Tag Archives: Epinephrine

Teach your kids not to be @$$holes about food allergies.


You need to read this:

Now.

Dig it?

On the “Super-Cool Food Allergy News” front, FARE has said they will not accept donations from Mylan until this Epi-Pen price-gouging shenanigans is resolved.  That makes me feel a lot better about asking for your donations for the upcoming Food Allergy walk in Pittsburgh.  It’s a little less messy.

As the linked article proves, we still need awareness.  We still need education.  We still need advocacy.  We still need research.  We still need a cure.  That is what all of your donations go to.

Don’t be ridiculous.


Seriously.

Epi-Pen Shenanigans.


I was going to write a blog about;

But, if you’re interested (even mildly), you have already read those things and made up your own mind.

My initial reaction was to pull out of the FARE walk for Food Allergy due to Mylan’s sponsorship.  But, that won’t do anyone any good.  We still need research.  We still need advocacy.  We still need awareness.  We still need a cure.

I have to trust that in the midst of public outcry, Bresch will be held to task.  I can hope that the rest of the good people at Mylan don’t suffer.  I currently refuse to revel in the failures of others, even if it is at their own hand.

I again would like to ask for donations to this year’s food allergy walk, and I will once again participate in the Teal Pumpkin Project this Halloween.

People like me need your help.

Epi-Pens in a Skull Glass

Don’t let Mylan’s issues prevent you from helping food allergy research, education, and advocacy.

_OOD ALLERGIES - Let's kick the F out of food allergies

Dey Mylan’s irresponsible TV ad and its possible consequences…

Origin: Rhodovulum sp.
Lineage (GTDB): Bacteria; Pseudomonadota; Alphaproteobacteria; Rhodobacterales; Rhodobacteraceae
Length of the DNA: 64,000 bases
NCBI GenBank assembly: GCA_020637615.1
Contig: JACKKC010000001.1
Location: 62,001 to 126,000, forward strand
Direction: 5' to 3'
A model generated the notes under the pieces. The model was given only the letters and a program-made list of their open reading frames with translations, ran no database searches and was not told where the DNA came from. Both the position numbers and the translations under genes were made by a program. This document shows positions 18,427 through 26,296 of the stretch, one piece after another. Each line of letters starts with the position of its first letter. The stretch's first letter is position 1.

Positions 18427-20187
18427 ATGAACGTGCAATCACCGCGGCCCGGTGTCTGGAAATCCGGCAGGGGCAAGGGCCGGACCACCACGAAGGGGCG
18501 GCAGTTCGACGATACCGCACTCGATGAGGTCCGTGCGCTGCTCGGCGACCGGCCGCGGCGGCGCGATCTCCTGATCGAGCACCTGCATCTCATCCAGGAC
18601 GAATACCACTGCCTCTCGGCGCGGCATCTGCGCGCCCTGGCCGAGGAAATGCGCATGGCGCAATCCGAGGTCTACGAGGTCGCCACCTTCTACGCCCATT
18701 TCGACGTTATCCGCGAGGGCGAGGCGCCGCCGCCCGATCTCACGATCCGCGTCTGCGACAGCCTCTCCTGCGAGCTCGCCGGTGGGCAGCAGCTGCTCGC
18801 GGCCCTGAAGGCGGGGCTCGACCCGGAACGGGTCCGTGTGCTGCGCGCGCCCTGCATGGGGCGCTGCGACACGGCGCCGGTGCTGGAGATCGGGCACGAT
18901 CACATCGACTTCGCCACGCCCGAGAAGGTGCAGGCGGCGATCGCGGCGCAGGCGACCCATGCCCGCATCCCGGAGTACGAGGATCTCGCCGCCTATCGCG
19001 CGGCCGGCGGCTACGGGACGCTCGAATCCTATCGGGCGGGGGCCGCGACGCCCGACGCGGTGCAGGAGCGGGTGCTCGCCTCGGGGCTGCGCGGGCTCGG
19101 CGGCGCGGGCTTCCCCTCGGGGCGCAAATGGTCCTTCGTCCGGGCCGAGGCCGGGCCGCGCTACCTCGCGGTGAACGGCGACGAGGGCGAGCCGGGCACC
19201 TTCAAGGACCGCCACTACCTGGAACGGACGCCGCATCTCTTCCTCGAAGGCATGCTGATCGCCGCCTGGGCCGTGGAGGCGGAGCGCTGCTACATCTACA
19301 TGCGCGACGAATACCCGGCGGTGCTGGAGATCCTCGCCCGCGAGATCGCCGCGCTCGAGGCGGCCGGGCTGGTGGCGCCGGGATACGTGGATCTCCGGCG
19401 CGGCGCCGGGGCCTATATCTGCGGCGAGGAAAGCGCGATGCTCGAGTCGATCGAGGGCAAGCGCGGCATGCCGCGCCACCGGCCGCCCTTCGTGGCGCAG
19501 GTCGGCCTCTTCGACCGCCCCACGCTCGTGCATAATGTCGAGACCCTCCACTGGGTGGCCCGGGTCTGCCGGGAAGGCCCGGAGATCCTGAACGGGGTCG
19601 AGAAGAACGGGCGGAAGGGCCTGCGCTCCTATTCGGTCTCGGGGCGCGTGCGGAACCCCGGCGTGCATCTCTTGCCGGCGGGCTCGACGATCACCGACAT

Food allergy parents & patients… Brace yourself, then watch this:

Dey Pharma (Mylan) must have handed full control over to their ad company, & not approved (or even watched) the commercial.  That’s the only scenario I can possibly accept.  They certainly could not have come up with this… could they?

Is it loaded? - Food Allergy Cartoon

Is it loaded? - Food Allergy Cartoon (Another great one from Tiffany!)

They didn’t notice that it contradicts their own patient information not to mention common sense?

If they did run it knowingly, I’m going to talk to my doctor about switching brands to TwinJect unless they issue some sort of retraction or apology.

It is wholly irresponsible to convey the EpiPen as a fail safe live-saving device allowing you to disregard caution and eat foods with unknown ingredients.  To clear it up for the non-educated (and Dey Pharma/Mylan):

  • Epinephrine does not work every time.
  • Epinephrine buys you time until the ambulance can arrive or until you can get to  hospital for proper medical treatment.
  • Epinephrine is not a “cure” for knowingly eating your allergen or cross contamination.

The worst part is it’s already difficult enough to convey the severity of food allergies to people who aren’t afflicted… and to impress the very rules above in addition to why you can’t “just try a little” or how scary cross contamination can be.

This commercial is ignorant, and it spreads ignorance.

Get informed here:

Let Dey know (& let Mylan know) how upset you are!

Thanks for reading, now pass it on!  Share, tweet, post to Facebook, pin, tumblr, press, blog, +1, and do whatever you do!

EpiPens are portable epinephrine-dispensing de...

EpiPens are portable epinephrine-dispensing devices which can be used to alleviate the symptoms of severe, acute allergies. (Photo credit: Wikipedia)

This is why we need epi-pens in schools!


Finally, some good food allergy related news from a school surrounding the use of epinephrine auto-injectors…

English: Adult (0.3mg) and pediatric (0.15mg) ...

Epi-Pens to the rescue!

I for one was growing tired of the tragic stories.  Jared Smyth and his school had an action plan, and it saved his life.  This is how all these types of stories should end!  Congratulations to all involved!  The kid himself, the school nurse, the parents, the administration, the hospital, and the media for covering good news.

Sadly, I can only find one source for the article, while there were a plethora for Ammaria Johnson & Katelyn Carlson.  More media outlets need to pick this up & run with it!  Get the word out there that having epi-pens in schools is a great thing!  Of course, it always helps to educate your child on not taking any food from others… but as evidenced, it’s not always that easy, and accidents do happen.

The Science of Anaphylaxis / We Need Epi-Pens in Schools!


Lots of food allergy stuff going on….

Food Allergy & Anaphylaxis Network

FAAN

Separate is indeed not equal! Food allergies & bullying. |-o-|